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The Post Jingle Years: Popular Music in Advertising 2008-2012

The Post Jingle Years: Popular Music in Advertising 2008-2012

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Published by Katy Flint
Studies of music in advertising tend to be either outdated or concentrated on America. Much can change in this field in a small amount of time, so updated research needs to be undertaken, and relevant questions asked about the relationship between popular music and advertising in Britain.

This dissertation focuses on three trends that are currently prevalent in advertisements: the cover song, the female cover song, and world music in advertising. Research has been gained through analysis of three main case studies that embody these current trends. Due to the filmic nature of music in recent adverts, consultation of film literature has aided in analysis. Sociological readings and theories were also consulted for the investigation into world music in advertising. Other secondary sources included scholarly journals, newspaper articles, literature on popular culture, and both advertising and musicological perspectives have been considered throughout the thesis.

This dissertation proposes that there is now a genre of ‘advert’ music, populated by slow tempo cover versions, pianos and female singers. It suggests that advertisers commodify empowerment through female cover versions to sell products to women. It also finds that the genre of world music is often used as an ‘other’ in adverts, to promote a sense of voyage and exoticism. It concludes that music in advertising has changed. The emphasis is now on the lifestyle advert, and popular music acts as a signifier for an experience that in reality does not exist. It also concludes that when a song is recontextualised in an advert, its meaning changes, with the result that it becomes hard to separate ‘advert’ music, from popular music.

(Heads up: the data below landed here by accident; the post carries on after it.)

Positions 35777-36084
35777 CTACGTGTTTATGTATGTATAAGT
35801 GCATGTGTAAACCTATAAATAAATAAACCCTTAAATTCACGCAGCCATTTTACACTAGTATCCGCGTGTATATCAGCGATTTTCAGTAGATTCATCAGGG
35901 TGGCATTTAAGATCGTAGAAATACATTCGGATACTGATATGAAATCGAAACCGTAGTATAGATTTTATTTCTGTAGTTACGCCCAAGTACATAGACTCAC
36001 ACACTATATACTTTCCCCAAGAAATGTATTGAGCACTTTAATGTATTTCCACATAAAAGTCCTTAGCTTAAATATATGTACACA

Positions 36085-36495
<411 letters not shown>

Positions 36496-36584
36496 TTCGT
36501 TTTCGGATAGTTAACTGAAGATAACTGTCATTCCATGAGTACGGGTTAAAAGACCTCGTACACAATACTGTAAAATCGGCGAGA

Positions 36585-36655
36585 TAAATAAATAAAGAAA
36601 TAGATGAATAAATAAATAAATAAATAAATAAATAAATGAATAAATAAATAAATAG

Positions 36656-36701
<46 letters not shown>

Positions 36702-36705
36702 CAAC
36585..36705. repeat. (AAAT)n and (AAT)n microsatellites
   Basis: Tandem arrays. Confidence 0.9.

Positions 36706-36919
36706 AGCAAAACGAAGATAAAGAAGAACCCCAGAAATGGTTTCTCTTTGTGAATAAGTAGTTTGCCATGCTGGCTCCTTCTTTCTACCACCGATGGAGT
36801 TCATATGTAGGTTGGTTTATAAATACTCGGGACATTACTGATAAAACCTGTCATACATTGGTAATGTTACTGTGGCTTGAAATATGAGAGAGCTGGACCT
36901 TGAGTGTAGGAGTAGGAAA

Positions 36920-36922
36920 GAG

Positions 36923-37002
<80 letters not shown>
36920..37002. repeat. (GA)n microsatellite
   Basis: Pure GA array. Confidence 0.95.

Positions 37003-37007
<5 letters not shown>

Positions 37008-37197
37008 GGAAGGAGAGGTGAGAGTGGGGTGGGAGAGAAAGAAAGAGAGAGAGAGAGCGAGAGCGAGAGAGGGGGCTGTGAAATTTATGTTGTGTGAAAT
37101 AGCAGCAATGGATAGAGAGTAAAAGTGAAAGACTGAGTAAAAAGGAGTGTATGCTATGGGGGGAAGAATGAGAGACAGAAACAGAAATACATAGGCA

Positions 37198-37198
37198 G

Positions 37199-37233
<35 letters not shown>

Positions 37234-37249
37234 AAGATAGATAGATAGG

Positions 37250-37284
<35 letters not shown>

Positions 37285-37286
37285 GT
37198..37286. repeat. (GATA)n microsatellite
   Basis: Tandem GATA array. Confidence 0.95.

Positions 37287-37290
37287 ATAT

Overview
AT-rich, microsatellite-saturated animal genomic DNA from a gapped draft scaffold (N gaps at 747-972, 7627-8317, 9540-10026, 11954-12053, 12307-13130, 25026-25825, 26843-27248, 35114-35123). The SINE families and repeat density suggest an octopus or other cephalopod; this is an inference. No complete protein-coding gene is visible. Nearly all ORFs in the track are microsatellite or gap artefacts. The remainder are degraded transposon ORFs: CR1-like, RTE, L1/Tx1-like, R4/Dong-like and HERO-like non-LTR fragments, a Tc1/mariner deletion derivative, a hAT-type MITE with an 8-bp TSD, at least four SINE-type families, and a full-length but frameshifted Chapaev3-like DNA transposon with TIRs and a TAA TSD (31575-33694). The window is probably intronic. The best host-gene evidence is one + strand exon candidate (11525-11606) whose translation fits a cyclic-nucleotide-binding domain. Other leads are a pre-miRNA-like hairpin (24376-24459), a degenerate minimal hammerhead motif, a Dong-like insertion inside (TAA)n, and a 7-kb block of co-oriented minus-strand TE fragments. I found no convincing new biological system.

Studies of music in advertising tend to be either outdated or concentrated on America. Much can change in this field in a small amount of time, so updated research needs to be undertaken, and relevant questions asked about the relationship between popular music and advertising in Britain.

This dissertation focuses on three trends that are currently prevalent in advertisements: the cover song, the female cover song, and world music in advertising. Research has been gained through analysis of three main case studies that embody these current trends. Due to the filmic nature of music in recent adverts, consultation of film literature has aided in analysis. Sociological readings and theories were also consulted for the investigation into world music in advertising. Other secondary sources included scholarly journals, newspaper articles, literature on popular culture, and both advertising and musicological perspectives have been considered throughout the thesis.